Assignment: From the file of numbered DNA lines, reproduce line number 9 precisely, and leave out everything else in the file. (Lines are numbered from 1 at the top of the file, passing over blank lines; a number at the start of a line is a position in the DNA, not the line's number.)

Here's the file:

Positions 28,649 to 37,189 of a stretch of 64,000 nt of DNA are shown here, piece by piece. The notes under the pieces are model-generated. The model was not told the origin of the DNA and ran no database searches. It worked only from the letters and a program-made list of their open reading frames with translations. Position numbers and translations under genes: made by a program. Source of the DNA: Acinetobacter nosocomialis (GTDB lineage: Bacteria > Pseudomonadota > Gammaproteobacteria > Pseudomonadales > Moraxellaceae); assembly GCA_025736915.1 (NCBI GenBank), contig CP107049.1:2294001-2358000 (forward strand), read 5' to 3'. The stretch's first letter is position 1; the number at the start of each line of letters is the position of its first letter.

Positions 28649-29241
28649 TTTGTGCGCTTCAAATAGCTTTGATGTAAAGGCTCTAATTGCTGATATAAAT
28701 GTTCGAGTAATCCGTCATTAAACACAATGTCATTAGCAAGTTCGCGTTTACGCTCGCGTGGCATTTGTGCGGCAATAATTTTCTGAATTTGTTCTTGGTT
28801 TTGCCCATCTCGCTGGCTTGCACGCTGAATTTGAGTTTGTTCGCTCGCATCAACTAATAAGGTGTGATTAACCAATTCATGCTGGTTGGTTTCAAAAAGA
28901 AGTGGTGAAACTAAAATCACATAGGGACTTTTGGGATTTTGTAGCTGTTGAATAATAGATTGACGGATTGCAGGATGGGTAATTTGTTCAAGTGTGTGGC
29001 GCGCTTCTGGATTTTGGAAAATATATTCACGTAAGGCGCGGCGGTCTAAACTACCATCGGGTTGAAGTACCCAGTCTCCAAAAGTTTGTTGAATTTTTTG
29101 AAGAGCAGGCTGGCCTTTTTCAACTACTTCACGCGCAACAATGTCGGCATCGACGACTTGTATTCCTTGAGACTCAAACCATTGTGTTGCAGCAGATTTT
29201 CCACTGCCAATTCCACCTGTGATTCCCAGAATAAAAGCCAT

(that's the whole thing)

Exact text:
29201 CCACTGCCAATTCCACCTGTGATTCCCAGAATAAAAGCCAT